However, the NFDA’s Robinson says that the investment dealers make in equipment and training are the reasons why franchised dealers charge a higher labour rate and that the overall cost is often the same as independent garages as independents can take longer to carry out certain work.
The other potential disadvantage of using a franchised dealer is that you may receive a less personal service. However, while you may only deal with the service desk rather than the business owner you may enjoy other customer service benefits such as free Wi-Fi and tea or coffee in a clean, modern waiting area of a showroom.
Servicing a car at an independent garage
There are more 20,000 independent garages and while not all are reputable, many are members of Good Garage Guide schemes and/or independent trade organisations that will require the business to sign up to a code of conduct and have a clear mediation process if something goes wrong.
As we suggested earlier in this guide, you could make significant cost savings by using an independent garage to service your car.
A survey of 6,000 UK garages by automotive service and repair start-up motoreasy in 2017 found franchised dealers had an average labour rate of £99 compared with an average of £56 for independent garages.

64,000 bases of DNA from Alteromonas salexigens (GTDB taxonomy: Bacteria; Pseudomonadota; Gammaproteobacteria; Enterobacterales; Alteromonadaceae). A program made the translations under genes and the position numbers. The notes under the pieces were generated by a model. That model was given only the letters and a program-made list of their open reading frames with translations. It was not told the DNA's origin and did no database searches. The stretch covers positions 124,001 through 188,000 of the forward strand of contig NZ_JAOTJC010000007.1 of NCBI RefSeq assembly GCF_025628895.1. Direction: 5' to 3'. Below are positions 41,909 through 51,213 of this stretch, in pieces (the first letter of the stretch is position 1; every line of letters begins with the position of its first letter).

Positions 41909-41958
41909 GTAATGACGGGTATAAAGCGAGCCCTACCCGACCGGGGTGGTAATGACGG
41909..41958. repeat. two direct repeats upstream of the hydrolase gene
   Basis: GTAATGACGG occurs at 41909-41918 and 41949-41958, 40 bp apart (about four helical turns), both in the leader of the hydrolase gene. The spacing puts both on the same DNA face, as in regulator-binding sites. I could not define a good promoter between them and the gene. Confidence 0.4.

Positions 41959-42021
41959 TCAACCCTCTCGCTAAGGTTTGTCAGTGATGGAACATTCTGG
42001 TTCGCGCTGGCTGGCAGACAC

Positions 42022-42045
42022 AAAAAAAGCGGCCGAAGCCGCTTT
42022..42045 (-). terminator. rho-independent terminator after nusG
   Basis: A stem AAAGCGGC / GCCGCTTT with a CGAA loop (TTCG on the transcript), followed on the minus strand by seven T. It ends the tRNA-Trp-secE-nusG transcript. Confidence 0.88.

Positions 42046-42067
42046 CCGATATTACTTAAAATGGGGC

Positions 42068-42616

The Independent Garage Association suggests an even bigger price gap. Its 2020 labour rate study found the average hourly rate charged by independent garages was £47.47.
Independent garages are usually cheaper because they don’t have to cover the outlay of large premises or flashy showrooms. They also have access to spare parts from third-party suppliers, which will not usually be stocked by an approved dealer and will be more suitable for older vehicles that are out of warranty.
Your local independent garage will also be able to source independent specialists who may offer to repair costly parts and car systems rather than insist on a complete replacement.
The caveat to using an independent garage is that to protect that car’s warranty you must make sure they service or repair the vehicle in accordance with the manufacturer’s standards and only use manufacturer-approved parts and fluids. This must be documented on an itemised invoice.
Aside from potential cost savings, the other main benefit of using an independent garage is a more personal service as they are often family-owned and run, if you a dealing with a small, local independent garage rather than a network. This means that if any issues do arise you can quickly deal directly with the owner of the business.
By taking your car to a local, independent garage you are also helping to support your local economy, sustain local careers and create careers for future generations, according to Trust My Garage, the Independent Garage Association's nationally recognised customer assurance scheme.
Some independent garages may not have the technical capabilities or the same level of equipment as franchised dealers.
There is also a risk that your car may miss out on important updates and software upgrades (which are usually applied by the dealer at the annual service).
If any issues arise with your car outside the manufacturer warranty period, you may find that a dealer is less inclined to provide free assistance if they have not been servicing the car during the warranty period.